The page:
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Issue 18, 2014
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Low-temperature scanning tunneling microscopy study of double-decker DyPc2 on Pb Surface

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Abstract

Low-temperature scanning tunneling microscopy (STM), scanning tunneling spectroscopy and dI/dV mapping techniques have been applied to study double-decker DyPc2 molecules on Pb(111) films grown on silicon wafers. The DyPc2 molecules firstly self-assemble into a monolayer where two neighbouring molecules form an azimuthal angle of 6°. Scattered DyPc2 molecules in the second layer can be stabilized on top of the first self-assembled monolayer, adopting a co-axial alignment with the underlying molecules. With the reference to the new layer assembled by Pc molecules generated by the cracking of DyPc2 molecules on the substrate at or above room temperature, the molecular configuration can be directly deduced from STM imaging. The two Pc ligands in the same double-decker molecule rotate 45° with respect to each other. The dI/dV mapping of the individual DyPc2 molecules in the second layer shows that they can appear as either four-lobed or eight-lobed features in the STM images depending on the bias voltage employed.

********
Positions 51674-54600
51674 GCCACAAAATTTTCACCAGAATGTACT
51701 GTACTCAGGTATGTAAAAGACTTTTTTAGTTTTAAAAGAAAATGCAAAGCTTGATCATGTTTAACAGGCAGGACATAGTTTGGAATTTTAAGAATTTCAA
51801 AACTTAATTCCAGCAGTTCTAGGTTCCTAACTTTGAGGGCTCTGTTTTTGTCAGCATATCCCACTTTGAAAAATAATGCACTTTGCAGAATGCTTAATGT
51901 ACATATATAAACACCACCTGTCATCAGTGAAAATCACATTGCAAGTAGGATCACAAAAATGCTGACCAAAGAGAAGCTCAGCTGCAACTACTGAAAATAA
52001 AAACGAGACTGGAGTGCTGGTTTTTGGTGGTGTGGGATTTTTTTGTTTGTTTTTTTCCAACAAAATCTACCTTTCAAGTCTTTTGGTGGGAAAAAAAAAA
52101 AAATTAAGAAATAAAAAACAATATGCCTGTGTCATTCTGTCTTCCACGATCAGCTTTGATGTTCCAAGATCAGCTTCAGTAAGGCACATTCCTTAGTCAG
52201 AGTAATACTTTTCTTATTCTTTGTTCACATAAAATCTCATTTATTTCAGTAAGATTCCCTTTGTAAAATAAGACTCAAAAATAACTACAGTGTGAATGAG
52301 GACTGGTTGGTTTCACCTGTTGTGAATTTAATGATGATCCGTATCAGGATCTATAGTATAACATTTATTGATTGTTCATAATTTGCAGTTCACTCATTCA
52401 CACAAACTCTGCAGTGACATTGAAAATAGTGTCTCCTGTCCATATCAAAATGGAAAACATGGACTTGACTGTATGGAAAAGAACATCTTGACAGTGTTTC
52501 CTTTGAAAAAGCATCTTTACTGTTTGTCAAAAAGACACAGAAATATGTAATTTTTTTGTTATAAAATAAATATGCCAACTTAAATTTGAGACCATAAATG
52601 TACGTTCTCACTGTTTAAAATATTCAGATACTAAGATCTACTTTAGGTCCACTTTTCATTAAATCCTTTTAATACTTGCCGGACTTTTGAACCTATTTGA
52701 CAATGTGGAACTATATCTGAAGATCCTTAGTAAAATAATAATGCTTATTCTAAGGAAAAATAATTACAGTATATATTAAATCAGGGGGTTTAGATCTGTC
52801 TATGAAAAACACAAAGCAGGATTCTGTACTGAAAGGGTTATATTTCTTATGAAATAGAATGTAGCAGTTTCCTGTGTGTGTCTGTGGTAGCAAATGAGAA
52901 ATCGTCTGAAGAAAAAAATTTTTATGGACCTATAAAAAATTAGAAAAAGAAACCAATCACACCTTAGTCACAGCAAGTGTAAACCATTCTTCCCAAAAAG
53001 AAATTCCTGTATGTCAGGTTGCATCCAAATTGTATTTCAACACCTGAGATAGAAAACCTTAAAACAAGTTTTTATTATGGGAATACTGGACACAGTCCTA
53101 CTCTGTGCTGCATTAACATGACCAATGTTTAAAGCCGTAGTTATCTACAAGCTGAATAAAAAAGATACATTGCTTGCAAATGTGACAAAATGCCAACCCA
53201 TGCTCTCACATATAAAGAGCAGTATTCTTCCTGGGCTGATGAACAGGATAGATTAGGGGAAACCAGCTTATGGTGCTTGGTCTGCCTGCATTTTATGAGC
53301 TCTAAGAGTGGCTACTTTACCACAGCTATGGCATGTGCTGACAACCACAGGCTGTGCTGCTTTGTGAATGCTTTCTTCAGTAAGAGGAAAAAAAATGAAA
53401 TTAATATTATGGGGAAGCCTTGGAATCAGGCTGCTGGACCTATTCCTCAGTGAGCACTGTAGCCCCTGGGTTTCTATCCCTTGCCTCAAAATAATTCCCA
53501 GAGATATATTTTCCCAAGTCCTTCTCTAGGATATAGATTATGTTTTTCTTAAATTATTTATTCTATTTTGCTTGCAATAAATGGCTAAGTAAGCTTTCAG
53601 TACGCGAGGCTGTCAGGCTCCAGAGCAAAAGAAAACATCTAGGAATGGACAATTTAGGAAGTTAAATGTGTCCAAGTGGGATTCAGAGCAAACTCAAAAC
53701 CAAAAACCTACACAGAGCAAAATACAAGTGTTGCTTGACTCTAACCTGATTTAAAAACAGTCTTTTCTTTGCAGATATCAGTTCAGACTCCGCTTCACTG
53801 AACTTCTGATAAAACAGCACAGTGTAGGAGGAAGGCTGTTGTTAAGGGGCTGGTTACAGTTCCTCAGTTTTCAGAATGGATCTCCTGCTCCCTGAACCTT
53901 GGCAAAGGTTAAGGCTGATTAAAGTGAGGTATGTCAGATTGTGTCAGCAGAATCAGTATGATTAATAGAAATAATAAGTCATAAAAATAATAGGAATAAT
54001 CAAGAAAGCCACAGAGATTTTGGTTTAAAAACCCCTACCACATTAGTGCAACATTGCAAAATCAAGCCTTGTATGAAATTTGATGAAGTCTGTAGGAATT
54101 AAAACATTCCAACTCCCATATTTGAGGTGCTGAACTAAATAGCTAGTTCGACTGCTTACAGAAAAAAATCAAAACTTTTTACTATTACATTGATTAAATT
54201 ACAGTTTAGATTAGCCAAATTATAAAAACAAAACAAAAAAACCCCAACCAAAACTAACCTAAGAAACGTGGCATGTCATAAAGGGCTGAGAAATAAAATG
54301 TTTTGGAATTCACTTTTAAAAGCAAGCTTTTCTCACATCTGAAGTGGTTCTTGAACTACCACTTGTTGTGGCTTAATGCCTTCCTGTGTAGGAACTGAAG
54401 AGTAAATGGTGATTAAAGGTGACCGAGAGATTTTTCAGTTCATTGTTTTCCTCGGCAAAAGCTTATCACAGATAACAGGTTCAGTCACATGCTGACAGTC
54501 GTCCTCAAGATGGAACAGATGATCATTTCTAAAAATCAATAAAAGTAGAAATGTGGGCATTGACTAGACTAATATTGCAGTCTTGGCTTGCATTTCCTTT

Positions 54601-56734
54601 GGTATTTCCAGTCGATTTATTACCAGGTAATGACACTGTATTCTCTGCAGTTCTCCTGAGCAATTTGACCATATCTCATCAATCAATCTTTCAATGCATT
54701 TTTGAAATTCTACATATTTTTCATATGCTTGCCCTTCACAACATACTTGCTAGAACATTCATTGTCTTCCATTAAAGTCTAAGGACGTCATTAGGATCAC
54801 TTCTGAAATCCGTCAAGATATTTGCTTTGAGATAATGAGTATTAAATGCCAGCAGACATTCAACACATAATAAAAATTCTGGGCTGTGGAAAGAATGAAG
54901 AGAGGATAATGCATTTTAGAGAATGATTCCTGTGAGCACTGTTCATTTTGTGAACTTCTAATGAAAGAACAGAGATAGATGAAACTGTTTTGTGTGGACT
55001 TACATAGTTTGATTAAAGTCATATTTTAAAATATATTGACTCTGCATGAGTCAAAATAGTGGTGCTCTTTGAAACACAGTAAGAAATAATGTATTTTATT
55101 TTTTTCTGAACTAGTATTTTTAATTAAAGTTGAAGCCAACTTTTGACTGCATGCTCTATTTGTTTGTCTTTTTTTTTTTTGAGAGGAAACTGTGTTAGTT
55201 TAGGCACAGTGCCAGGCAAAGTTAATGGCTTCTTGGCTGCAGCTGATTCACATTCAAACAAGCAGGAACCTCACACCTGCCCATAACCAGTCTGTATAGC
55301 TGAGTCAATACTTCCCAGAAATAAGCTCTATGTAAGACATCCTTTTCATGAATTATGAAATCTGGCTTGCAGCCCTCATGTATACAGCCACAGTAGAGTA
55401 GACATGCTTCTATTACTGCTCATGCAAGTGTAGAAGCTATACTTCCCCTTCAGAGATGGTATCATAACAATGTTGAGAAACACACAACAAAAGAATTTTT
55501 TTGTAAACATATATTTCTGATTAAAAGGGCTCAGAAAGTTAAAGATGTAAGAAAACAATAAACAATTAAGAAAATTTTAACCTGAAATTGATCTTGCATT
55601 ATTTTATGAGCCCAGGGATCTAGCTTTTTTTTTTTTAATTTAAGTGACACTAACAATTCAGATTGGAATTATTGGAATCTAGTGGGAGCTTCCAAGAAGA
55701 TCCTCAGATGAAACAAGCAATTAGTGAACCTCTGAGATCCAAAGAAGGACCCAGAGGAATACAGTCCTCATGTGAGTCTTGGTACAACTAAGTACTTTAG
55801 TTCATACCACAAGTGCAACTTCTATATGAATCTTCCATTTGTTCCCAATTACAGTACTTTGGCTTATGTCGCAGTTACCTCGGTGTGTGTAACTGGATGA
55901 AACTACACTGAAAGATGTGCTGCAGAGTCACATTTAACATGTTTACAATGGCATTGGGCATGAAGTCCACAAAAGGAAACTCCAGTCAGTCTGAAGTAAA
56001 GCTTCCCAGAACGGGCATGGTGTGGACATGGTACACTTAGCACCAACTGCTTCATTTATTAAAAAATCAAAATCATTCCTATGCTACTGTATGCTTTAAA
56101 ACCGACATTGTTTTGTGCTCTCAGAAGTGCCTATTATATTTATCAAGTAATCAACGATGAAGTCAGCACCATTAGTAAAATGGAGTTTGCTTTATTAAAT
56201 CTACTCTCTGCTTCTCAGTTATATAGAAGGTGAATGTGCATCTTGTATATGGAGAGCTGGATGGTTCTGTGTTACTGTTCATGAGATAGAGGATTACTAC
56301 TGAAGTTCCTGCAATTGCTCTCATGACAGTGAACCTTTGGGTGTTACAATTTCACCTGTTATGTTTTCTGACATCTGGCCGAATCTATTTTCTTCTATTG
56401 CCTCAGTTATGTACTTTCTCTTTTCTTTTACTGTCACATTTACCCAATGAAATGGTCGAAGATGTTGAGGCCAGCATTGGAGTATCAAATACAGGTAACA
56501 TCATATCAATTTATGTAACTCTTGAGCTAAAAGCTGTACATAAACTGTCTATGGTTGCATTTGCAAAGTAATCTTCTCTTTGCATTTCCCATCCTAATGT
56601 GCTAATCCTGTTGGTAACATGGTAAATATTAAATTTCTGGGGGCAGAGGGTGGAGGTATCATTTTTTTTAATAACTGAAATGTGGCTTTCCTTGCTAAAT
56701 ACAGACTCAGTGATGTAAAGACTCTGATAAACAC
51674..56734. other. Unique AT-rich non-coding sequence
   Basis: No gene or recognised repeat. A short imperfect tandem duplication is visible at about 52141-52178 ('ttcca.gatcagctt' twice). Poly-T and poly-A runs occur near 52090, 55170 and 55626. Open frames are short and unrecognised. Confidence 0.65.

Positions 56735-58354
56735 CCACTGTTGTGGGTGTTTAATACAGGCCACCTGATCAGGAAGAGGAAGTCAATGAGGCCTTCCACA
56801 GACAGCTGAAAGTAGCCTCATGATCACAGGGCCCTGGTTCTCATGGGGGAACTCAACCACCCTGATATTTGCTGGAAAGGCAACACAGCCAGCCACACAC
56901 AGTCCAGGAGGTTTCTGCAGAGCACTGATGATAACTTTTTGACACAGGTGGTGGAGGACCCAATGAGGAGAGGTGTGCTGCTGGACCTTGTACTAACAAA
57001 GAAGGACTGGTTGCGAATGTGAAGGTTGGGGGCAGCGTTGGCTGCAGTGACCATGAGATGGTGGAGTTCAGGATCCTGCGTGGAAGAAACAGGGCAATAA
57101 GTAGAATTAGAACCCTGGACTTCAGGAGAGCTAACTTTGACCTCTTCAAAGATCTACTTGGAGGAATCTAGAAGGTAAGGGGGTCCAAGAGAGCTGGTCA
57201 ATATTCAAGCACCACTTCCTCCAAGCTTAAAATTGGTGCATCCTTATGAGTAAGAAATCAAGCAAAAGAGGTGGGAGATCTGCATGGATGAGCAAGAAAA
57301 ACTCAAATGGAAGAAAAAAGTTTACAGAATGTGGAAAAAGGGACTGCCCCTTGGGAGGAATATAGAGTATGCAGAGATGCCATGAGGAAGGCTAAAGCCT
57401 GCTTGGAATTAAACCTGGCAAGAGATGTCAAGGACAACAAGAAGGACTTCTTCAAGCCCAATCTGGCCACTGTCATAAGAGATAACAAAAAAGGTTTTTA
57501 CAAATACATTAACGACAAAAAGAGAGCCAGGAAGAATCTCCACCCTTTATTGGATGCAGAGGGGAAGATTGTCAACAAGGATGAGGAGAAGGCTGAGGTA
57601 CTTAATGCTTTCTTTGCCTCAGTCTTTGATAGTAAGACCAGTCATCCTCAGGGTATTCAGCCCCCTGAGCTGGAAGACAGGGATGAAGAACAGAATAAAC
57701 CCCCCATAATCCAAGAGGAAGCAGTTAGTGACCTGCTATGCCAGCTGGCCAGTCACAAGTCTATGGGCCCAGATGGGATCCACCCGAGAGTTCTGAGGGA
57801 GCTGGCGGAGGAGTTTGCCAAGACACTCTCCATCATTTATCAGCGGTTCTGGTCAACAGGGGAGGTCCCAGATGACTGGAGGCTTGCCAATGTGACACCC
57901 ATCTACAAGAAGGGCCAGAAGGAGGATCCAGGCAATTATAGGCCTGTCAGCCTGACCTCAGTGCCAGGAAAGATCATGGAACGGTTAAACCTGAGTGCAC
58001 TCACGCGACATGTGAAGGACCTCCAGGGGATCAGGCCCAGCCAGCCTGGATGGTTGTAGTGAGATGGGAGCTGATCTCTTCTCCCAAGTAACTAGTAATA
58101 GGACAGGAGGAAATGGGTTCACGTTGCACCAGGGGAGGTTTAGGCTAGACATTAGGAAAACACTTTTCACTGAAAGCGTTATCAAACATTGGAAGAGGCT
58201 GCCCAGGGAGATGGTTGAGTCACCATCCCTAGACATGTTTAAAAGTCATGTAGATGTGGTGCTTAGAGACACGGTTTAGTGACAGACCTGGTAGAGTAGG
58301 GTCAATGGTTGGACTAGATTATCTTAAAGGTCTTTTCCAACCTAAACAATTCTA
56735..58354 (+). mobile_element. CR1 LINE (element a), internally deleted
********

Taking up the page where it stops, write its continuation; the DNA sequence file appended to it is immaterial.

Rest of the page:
Graphical abstract: Low-temperature scanning tunneling microscopy study of double-decker DyPc2 on Pb Surface

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Article information


Submitted
25 May 2014
Accepted
02 Jul 2014
First published
15 Jul 2014

Nanoscale, 2014,6, 10779-10783
Article type
Paper

Low-temperature scanning tunneling microscopy study of double-decker DyPc2 on Pb Surface

Y. He, Y. Zhang, I. Hong, F. Cheng, X. Zhou, Q. Shen, J. Li, Y. Wang, J. Jiang and K. Wu, Nanoscale, 2014, 6, 10779
DOI: 10.1039/C4NR02863E

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